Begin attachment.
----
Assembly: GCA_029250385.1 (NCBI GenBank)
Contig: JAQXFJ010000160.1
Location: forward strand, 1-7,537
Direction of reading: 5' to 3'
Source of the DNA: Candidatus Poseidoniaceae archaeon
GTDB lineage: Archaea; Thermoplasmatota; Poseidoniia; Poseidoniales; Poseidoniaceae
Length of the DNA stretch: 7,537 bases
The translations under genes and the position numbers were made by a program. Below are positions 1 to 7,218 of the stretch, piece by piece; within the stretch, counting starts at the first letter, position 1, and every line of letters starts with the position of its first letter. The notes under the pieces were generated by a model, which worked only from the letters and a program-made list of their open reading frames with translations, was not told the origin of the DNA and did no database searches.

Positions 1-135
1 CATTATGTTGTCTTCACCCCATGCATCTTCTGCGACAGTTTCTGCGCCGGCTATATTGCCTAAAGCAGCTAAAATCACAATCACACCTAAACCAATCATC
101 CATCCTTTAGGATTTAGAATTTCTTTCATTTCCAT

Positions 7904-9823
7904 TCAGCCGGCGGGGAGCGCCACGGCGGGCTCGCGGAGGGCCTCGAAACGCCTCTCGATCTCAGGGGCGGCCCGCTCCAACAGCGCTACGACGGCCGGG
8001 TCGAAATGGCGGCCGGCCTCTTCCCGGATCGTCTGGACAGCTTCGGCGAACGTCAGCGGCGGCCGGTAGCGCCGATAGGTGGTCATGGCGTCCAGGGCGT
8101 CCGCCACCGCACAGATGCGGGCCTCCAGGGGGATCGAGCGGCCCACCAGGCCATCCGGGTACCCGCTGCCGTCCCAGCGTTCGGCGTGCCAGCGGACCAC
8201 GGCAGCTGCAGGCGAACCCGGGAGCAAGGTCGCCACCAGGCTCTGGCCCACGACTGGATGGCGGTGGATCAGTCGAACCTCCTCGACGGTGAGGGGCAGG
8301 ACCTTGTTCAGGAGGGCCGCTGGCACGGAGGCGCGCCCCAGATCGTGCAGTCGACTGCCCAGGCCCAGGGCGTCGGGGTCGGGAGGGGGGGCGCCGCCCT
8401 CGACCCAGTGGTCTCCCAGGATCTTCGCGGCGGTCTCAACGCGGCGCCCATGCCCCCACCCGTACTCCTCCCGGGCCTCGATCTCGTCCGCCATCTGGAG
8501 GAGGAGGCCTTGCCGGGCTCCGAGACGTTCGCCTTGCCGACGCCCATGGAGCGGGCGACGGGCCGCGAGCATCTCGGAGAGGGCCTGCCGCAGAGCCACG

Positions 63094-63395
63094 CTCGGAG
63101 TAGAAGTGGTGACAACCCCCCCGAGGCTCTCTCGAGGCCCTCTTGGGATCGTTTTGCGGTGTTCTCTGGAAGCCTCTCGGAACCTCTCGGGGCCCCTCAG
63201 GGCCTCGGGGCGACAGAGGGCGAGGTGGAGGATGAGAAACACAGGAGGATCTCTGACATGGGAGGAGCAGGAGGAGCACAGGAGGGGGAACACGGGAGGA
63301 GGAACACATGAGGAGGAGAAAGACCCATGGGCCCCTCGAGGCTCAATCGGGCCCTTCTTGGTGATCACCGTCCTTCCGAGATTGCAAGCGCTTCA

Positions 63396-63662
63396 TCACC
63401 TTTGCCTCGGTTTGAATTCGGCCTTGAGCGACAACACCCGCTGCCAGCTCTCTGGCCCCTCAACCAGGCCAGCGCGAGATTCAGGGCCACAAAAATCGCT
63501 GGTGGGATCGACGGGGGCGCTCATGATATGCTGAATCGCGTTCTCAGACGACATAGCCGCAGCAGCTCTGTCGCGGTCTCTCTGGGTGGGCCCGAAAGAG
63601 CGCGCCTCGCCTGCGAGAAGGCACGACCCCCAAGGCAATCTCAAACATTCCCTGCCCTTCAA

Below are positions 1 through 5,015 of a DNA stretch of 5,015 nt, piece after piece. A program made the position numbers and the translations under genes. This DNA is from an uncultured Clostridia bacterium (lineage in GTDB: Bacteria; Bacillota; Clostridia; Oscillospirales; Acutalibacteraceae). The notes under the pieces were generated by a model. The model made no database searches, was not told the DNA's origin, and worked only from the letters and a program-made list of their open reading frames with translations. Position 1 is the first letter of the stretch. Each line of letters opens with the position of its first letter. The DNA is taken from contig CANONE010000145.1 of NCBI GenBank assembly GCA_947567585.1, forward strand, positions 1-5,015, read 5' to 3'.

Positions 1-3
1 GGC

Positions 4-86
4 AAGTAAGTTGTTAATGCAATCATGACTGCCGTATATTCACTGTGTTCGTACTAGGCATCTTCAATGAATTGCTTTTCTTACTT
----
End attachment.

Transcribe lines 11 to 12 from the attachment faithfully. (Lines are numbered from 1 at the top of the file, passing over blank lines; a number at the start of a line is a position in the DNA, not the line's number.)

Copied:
101 CATCCTTTAGGATTTAGAATTTCTTTCATTTCCAT

Positions 7904-9823